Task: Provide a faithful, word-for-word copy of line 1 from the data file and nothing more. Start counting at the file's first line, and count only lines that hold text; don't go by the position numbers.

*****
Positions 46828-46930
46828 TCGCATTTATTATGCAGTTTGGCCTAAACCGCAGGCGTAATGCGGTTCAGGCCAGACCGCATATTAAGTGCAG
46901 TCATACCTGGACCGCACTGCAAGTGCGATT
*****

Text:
Positions 46828-46930